Since I recently sold off my Panasonic Lumix GX80 to raise essential funds for potential University accommodation fees I have been wondering what features I would like in my next camera. The decision to sell off the GX80 was quite an easy one to make as it wasn’t getting as much use as I would have liked and in the time I owned it (just over a year maybe 18 months) I discovered some operational issues that made things harder than they needed to be. Firstly though lets look at the pros & cons of the Lumix GX80/85.
- Smaller & lighter than a DSLR. You can carry a whole kit in a tiny bag and work an all day event without feeing the strain.
- Rangefinder style doesn’t look like a “real” camera so can easily pass for a non professional one. Can be useful for venues that don’t allow “professional” cameras (whatever they are!).
- Tilt up screen ideal for low angle shots or candid shots like they used to do with Twin Lens Reflexes back in the day.
- Great image quality in a small package.
- These cameras eats batteries for fun. Definitely need at least 3 to get through a full days shooting and aftermarket ones have lower capacity. Aftermarket batteries don’t last nearly as long 🙁
- Inability to power the camera over USB and charge the battery at the same time.
- Battery life especially in cold weather. Back in February last year I was on the Brighton seafront doing an early morning shoot and the batteries were losing charge really quickly.
- Buttons are too small and there is no distinction between them. I had to constantly look to see which one I had pressed.
- Focus accuracy not always the best.
- Ergonomics, for its size the GX80 has a tiny handgrip which always make you feel like you’re holding it by your fingertips. Sure you can buy a thumbgrip but then you lose access to the hotshoe on top. The fact that companies like JB Designs and now Panasonic have brought out additional grips shows that there is an issue if you have large hands. Even the Olympus OMD-E5/10’s suffer from this and they are SLR styled.
- Quality lenses cost more than the equivalent full frame versions.
Don’t get me wrong these are great little cameras! All I am saying is that knowing what I do now I wouldn’t have one as my main camera for serious shoots because of some of the issues I have encountered.
So with that out of the way it’s time to get round to what I am looking for/would like to have in my next camera.
I personally love razor thin Depth of Field shots that make the subject “pop” from the background. Which is the reason I like fast primes. Zooms are ok as a standby but they would have to be constant f2.8 all through the range so no kit lenses this time. When I had a twin zoom kit I found that for my style of shooting I hardly ever used them. Instead my main workhorse was the M43 equivalent of the “Nifty Fifty” at f1.7. My lens preferences now would most likely be 35mm, 50mm & 85mm at a fast aperture (f1.8 or better) for my style of shooting.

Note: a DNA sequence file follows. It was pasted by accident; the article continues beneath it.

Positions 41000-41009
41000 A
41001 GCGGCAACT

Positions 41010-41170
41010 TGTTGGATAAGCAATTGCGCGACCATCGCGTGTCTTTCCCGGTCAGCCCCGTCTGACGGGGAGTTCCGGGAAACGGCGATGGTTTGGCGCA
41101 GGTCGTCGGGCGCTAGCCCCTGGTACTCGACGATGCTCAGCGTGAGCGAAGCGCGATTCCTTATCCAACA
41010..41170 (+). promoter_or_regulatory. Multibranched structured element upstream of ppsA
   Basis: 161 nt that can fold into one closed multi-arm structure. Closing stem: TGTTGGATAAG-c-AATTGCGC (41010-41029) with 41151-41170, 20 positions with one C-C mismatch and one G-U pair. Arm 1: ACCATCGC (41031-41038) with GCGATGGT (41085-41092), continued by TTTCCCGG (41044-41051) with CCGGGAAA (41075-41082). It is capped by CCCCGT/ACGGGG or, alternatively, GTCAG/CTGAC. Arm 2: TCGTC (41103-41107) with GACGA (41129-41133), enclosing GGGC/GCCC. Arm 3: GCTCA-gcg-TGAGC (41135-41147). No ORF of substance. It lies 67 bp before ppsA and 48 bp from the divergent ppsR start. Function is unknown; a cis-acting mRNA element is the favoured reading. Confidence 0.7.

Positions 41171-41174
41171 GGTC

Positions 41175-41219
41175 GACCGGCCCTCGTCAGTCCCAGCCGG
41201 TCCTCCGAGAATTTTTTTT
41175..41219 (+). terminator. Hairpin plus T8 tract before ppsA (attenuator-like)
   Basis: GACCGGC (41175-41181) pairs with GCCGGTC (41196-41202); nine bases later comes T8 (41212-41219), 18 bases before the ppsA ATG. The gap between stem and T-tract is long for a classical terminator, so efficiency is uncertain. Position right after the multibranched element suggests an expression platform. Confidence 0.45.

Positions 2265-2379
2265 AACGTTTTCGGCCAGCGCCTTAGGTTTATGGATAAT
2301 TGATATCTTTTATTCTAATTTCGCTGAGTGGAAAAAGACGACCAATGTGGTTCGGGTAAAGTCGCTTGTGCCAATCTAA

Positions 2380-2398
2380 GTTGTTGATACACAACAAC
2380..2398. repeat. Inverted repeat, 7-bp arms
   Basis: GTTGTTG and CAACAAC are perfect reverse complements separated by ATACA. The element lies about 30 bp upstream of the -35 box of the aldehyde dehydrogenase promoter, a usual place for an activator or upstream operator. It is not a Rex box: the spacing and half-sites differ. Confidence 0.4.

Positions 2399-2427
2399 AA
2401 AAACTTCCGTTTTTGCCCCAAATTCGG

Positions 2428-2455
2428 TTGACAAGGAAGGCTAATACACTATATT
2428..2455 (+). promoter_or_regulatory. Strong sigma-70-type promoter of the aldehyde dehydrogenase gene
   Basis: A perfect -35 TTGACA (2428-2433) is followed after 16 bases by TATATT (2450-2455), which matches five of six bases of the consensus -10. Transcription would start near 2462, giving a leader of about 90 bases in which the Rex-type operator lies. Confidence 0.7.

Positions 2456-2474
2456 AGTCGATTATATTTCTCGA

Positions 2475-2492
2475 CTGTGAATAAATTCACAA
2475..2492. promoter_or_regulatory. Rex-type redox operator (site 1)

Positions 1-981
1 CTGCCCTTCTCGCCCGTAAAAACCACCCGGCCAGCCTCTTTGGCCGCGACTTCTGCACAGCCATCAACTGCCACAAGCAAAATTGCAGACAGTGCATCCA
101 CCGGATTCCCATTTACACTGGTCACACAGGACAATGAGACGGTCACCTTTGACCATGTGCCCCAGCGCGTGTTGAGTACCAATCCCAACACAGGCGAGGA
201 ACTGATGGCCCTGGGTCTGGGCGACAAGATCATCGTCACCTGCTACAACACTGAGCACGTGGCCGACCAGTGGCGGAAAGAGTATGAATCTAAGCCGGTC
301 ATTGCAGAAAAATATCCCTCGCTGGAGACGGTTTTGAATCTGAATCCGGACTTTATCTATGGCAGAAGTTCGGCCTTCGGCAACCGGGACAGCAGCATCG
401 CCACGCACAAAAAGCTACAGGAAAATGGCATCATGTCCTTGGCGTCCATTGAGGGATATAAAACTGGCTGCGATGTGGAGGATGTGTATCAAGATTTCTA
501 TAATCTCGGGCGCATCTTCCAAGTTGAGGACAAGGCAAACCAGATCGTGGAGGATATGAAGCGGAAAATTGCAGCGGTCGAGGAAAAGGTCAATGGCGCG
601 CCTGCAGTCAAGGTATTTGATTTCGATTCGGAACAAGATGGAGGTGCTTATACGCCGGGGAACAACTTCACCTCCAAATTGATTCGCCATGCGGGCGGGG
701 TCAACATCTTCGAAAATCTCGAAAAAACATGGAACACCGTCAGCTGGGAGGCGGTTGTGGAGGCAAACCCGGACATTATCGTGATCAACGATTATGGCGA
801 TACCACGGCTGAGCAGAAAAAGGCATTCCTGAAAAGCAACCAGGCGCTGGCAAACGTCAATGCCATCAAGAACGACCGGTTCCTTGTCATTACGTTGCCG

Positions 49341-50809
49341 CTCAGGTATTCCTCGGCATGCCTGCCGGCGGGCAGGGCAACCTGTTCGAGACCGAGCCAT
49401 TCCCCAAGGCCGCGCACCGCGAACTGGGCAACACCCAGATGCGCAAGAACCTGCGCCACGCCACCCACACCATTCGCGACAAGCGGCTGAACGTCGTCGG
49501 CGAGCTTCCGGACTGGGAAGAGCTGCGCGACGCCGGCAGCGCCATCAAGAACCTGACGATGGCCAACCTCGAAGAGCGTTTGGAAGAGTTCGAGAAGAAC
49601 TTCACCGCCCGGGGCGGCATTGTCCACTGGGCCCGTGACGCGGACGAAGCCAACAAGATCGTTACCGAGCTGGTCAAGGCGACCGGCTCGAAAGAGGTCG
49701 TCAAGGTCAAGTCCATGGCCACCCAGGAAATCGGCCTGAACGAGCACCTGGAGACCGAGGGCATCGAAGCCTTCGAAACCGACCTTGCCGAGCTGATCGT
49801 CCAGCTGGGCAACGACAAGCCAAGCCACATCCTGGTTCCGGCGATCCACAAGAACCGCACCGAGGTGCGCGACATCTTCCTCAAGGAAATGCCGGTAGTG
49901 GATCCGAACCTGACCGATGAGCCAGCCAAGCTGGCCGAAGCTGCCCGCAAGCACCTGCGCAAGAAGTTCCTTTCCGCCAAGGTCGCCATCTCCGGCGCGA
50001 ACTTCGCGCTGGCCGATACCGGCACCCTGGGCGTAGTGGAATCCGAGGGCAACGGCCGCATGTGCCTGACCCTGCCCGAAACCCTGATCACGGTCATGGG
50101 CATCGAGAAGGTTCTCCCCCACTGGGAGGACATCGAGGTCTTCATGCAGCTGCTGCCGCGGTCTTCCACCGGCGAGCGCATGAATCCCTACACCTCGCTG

Ergonomics. This is an important feature for me. I’d like to know that my camera is securely in my hand and all the relevant controls are logically placed. Not having to worry about if I’m going to drop it will let me concentrate on taking pictures.
Battery life is another requirement. With nearly all cameras today using some form of Lithium Ion/Polymer batteries these days if your battery dies during an event your screwed. Back in the 35mm film days I made a choice of picking cameras that took AA batteries as these were readily available.
Low light performance also matters as I sometimes work in less than ideal conditions and flash is just a non starter. I’d also like to try more low light work e.g. photographing live bands, night portraits etc., so need better/cleaner image quality at high ISO’s.
Tethered shooting. This would fall into the “nice to have” features for when I’m shooting in my home studio. I’ve seen how much more useful it can be for both the photographer and the model to see a larger size picture on a screen. You can check the lighting and posing much better than on a small LCD screen on the back of the camera. The fact that many pros like to shoot tethered is a positive bonus.
Ultimately what I want is a camera that doesn’t feel like a computer with a lens attached. As for video at the moment 1080p is perfectly good enough for my needs. If I needed a more serious 4k rig I would most likely go for the Panasonic GH5 as it is best suited to that role.
At the moment I’m feeling a serious itch to move to full frame. I’ve ruled out the current “flagship” models as they are way outside of my budget, I prefer to get the best I can along with a decent 50mm lens as a starting point. So watch this space!!!